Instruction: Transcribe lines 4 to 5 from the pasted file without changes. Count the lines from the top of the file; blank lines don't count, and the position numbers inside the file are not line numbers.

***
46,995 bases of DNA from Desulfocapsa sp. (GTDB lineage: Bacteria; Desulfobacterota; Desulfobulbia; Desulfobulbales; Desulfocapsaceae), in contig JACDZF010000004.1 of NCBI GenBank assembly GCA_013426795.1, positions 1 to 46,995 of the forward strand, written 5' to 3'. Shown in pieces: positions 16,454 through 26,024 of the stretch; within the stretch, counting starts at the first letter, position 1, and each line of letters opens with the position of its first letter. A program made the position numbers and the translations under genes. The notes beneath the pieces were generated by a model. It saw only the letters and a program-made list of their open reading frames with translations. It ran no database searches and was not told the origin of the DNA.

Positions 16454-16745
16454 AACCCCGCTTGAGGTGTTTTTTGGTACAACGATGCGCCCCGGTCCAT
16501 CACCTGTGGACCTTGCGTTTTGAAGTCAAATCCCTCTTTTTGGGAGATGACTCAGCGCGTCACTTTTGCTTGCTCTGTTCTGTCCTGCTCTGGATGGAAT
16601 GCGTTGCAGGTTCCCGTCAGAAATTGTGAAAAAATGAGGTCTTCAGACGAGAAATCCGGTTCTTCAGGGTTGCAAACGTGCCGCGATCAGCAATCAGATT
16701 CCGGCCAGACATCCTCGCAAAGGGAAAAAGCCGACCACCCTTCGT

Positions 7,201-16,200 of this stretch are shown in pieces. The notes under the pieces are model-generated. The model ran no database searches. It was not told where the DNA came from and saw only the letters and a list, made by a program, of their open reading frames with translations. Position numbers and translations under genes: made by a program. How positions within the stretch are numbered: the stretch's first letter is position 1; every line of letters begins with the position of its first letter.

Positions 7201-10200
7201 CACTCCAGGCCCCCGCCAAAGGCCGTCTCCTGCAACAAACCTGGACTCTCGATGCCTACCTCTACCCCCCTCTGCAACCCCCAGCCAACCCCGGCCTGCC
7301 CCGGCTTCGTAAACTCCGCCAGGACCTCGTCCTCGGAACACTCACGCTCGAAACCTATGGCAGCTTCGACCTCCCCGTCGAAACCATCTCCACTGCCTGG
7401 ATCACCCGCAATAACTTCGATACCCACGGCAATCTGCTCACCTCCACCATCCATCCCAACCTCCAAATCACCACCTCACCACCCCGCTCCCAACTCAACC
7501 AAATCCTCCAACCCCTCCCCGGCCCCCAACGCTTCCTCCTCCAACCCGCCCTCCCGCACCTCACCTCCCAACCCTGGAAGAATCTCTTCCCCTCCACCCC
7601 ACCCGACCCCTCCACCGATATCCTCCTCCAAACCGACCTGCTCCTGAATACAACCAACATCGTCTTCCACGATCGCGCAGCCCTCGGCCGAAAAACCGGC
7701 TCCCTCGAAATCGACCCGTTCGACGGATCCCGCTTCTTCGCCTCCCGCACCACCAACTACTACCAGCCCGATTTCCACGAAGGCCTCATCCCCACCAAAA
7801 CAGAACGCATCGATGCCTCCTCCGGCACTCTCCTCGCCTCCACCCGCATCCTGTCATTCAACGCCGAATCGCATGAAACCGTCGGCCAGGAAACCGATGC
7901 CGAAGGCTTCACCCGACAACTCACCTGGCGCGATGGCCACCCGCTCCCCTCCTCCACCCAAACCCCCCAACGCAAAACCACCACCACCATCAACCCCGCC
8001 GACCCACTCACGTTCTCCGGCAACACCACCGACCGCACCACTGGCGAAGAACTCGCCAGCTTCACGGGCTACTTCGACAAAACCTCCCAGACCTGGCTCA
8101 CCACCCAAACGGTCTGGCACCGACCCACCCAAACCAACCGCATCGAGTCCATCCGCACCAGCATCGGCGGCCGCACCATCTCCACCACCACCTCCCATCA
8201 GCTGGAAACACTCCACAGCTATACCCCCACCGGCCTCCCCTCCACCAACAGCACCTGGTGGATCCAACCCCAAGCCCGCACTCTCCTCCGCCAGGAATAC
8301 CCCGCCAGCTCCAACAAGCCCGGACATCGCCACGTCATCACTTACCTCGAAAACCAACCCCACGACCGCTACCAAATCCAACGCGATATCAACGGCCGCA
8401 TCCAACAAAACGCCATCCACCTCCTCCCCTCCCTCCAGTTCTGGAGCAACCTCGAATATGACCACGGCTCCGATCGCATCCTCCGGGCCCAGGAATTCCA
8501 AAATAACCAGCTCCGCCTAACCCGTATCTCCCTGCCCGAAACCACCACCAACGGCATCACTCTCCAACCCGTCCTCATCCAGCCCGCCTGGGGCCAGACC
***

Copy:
16501 CACCTGTGGACCTTGCGTTTTGAAGTCAAATCCCTCTTTTTGGGAGATGACTCAGCGCGTCACTTTTGCTTGCTCTGTTCTGTCCTGCTCTGGATGGAAT
16601 GCGTTGCAGGTTCCCGTCAGAAATTGTGAAAAAATGAGGTCTTCAGACGAGAAATCCGGTTCTTCAGGGTTGCAAACGTGCCGCGATCAGCAATCAGATT